In this powerful work of reportage, Wendell Potter and Nick Penniman, two vigilant watchdogs, expose legalized corruption and link it to the kitchen-table issues citizens face every day. Inciting our outrage, the authors then inspire us by introducing us to an army of reformers laying the groundwork for change, ready to be called into action. The battle plan for reform presented is practical, realistic, and concrete. No one–except some lobbyists and major political donors–likes business as usual, and this book aims to help forge a new army of reformers who are compelled by a patriotic duty to fight for a better democracy.
An impassioned, infuriating, yet ultimately hopeful call to arms, Nation on the Take lays bare the reach of moneyed interests and charts a way forward, toward the recovery of America’s original promise.
Nick Penniman, author of "The First Congress: How James Madison, George Washington, and a Group of Extraordinary Men Invented the Government"
Nick Penniman is Executive Editor of TomPaine.com, a public interest journal inspired by Thomas Paine, author ofCommon Sense and The Rights of Man. Before joining TomPaine.com, he was Director of Moving Ideas Network and an associate editor of The American Prospect magazine. He also served as the director of the Alliance for Democracy, a national grassroots organization that focuses on corporate globalization and campaign finance reform. He formerly served as the editor of the Lincoln Journal, a weekly newspaper published in Massachusetts, and headed an investigative reporting team for the Community Newspaper Company. He grew up in St. Louis, MO, and now lives in Silver Spring, MD.
The little known story of perhaps the most productive Congress in US history, the First Federal Congress of 1789–1791.
The First Congress was the most important in US history, says prizewinning author and historian Fergus Bordewich, because it established how our government would actually function. Had it failed—as many at the time feared it would—it’s possible that the United States as we know it would not exist today.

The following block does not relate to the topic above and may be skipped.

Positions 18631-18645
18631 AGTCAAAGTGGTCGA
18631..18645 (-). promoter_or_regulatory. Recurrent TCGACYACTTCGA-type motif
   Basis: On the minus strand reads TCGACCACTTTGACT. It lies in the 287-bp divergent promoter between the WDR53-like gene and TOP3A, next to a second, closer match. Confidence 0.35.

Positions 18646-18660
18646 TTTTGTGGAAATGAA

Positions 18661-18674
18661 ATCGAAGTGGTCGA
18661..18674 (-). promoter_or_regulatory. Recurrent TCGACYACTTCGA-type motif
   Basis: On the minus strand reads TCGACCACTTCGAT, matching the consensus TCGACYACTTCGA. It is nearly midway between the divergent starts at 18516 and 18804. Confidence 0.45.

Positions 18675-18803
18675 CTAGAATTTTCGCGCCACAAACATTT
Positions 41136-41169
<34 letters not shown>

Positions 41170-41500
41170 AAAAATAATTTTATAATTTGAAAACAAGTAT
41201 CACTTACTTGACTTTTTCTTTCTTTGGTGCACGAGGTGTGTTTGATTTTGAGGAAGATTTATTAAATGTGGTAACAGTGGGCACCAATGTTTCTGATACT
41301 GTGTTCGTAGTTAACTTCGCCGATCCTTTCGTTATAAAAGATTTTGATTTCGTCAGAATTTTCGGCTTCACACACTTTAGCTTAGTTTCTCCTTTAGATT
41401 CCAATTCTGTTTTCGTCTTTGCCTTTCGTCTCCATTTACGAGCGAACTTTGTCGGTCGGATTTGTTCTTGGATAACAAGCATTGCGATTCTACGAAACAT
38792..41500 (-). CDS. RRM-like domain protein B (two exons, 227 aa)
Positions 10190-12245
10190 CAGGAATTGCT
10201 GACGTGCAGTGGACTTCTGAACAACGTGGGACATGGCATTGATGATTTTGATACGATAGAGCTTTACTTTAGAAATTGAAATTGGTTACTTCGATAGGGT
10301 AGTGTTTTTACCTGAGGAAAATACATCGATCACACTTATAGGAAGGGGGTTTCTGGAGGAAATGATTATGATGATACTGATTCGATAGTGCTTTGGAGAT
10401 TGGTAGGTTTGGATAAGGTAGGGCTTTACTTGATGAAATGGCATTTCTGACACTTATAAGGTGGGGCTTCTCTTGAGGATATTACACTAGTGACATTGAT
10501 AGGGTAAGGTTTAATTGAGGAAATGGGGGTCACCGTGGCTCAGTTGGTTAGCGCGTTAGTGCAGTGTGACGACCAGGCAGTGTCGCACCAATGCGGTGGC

The Constitution was a broad set of principles. It was left to the members of the First Congress and President George Washington to create the machinery that would make the government work. Fortunately, James Madison, John Adams, Alexander Hamilton, and others less well known today, rose to the occasion. During two years of often fierce political struggle, they passed the first ten amendments to the Constitution; they resolved bitter regional rivalries to choose the site of the new national capital; they set in place the procedure for admitting new states to the union; and much more. But the First Congress also confronted some issues that remain to this day: the conflict between states’ rights and the powers of national government; the proper balance between legislative and executive power; the respective roles of the federal and state judiciaries; and funding the central government. Other issues, such as slavery, would fester for decades before being resolved.
The First Congress tells the dramatic story of the two remarkable years when Washington, Madison, and their dedicated colleagues struggled to successfully create our government, an achievement that has lasted to the present day.